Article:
Physicians, including psychiatrists, trying to cope with negative online reviews take heart. You can turn these lemons into lemonade. How many readers really trust them anyway? I often suspect that positive reviews may have been fabricated, and I have long believed that many negative reviews from real patients result when good doctors refuse, to the benefit of the patient, to prescribe bad drugs.
A recent negative review of my practice included accurate information about the way I run my practice. In many ways I do not like any more than does the patient that I must practice this way, but the broken system in which we work today requires me, for example, to collect payment at the time of service. I am glad the readers can learn about these problems from such reviews.
If the physician can identify the patient she may discover information that the patient has not shared directly but which may help in getting the best care for the patient. For example, if the patient clearly dislikes the physician the patient may benefit from discharge so he can find a physician he likes.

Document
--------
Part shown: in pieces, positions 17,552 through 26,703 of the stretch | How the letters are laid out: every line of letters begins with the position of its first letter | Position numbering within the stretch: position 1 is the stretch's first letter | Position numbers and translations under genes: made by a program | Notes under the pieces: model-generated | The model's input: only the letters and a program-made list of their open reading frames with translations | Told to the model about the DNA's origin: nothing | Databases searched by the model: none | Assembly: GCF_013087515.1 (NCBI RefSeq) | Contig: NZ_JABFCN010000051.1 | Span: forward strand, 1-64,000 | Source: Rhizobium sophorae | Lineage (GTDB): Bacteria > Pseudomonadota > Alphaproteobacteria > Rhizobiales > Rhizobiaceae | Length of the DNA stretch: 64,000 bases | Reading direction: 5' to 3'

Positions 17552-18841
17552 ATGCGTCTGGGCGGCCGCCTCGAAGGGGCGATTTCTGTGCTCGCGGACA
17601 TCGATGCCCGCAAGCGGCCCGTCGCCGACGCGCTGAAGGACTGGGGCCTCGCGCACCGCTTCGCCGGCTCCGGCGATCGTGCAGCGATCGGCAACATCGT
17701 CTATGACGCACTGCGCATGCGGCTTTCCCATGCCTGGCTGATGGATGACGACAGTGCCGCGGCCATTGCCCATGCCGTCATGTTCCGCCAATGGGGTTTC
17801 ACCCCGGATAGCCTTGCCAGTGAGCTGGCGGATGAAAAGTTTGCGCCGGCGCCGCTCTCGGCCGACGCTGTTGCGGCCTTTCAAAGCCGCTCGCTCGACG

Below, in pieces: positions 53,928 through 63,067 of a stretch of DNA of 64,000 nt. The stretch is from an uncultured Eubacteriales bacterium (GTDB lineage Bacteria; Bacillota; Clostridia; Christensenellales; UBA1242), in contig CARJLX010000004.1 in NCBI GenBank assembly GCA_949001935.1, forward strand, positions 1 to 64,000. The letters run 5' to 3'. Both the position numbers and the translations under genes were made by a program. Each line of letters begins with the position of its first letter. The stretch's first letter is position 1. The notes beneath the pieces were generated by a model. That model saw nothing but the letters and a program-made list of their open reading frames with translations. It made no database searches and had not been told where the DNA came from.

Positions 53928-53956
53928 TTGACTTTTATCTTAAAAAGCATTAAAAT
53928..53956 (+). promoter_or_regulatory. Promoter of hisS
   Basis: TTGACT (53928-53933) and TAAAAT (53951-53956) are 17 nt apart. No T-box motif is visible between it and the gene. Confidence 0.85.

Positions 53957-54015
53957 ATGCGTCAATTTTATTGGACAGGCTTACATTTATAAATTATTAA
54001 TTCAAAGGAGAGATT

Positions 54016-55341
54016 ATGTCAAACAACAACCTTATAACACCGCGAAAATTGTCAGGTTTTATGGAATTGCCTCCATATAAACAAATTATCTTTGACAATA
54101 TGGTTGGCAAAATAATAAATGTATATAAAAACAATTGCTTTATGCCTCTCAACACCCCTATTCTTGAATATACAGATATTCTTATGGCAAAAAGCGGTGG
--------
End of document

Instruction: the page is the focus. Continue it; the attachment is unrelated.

Some Web sites provide the physician an opportunity to respond as I did to the review mentioned above. I took advantage of the opportunity to describe my practice policies in a neutral tone. Avoid defensive responses and criticism, even implied, of the reviewer. You will just invite a counter attack. If the reviewer levels valid criticism use the opportunity to own up to your mistakes and lay out a plan to rectify them.
Even negative communication can better no communication.